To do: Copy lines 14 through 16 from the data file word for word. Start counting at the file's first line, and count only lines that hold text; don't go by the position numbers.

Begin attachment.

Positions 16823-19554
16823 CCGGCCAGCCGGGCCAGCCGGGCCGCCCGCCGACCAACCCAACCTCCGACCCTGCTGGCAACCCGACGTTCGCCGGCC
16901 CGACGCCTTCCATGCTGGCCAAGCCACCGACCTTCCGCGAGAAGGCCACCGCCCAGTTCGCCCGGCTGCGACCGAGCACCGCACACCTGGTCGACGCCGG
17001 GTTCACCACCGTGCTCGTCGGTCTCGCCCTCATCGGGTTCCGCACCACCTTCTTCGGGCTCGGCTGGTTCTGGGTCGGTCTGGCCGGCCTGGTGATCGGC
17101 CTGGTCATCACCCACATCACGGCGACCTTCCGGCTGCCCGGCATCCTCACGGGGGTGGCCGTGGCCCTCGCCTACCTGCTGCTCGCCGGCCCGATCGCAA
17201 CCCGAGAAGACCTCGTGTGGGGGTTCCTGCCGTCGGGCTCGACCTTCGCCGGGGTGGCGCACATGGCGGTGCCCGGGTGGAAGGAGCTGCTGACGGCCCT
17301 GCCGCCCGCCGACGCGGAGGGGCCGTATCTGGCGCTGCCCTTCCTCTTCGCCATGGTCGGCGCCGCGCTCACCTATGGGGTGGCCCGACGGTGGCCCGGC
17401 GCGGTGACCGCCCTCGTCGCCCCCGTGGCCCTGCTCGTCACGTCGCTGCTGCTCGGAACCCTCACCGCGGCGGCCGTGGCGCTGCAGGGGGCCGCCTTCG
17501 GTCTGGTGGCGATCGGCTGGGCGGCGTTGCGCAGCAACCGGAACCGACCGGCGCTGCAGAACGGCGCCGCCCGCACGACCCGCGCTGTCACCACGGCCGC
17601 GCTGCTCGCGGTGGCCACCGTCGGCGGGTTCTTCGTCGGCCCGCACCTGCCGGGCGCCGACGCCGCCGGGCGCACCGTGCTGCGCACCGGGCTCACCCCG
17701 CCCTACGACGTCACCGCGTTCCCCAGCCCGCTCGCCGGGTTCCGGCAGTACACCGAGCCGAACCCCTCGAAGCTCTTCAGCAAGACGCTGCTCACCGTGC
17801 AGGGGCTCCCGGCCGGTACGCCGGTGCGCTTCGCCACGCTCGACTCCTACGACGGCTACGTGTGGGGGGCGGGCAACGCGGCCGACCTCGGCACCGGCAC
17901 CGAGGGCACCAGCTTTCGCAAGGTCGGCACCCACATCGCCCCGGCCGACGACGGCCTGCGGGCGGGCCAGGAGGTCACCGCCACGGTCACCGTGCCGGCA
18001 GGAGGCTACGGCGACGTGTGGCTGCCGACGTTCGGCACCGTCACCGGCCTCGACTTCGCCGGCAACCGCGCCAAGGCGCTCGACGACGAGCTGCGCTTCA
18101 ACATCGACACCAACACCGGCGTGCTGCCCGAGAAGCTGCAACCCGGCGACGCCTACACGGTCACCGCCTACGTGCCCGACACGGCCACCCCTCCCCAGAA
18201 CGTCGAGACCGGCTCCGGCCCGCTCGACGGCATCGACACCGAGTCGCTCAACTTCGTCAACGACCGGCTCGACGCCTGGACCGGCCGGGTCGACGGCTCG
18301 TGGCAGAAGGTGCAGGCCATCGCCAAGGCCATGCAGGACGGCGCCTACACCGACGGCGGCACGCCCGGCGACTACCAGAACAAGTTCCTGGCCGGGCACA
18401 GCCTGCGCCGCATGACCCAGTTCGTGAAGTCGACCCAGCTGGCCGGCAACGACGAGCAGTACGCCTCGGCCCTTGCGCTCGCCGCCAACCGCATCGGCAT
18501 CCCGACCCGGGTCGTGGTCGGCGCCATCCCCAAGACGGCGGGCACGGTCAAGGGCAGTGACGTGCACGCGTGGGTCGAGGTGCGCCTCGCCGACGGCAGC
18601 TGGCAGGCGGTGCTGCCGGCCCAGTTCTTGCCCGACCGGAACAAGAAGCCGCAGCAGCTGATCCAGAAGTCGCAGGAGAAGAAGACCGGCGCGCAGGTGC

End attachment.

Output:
18001 GGAGGCTACGGCGACGTGTGGCTGCCGACGTTCGGCACCGTCACCGGCCTCGACTTCGCCGGCAACCGCGCCAAGGCGCTCGACGACGAGCTGCGCTTCA
18101 ACATCGACACCAACACCGGCGTGCTGCCCGAGAAGCTGCAACCCGGCGACGCCTACACGGTCACCGCCTACGTGCCCGACACGGCCACCCCTCCCCAGAA
18201 CGTCGAGACCGGCTCCGGCCCGCTCGACGGCATCGACACCGAGTCGCTCAACTTCGTCAACGACCGGCTCGACGCCTGGACCGGCCGGGTCGACGGCTCG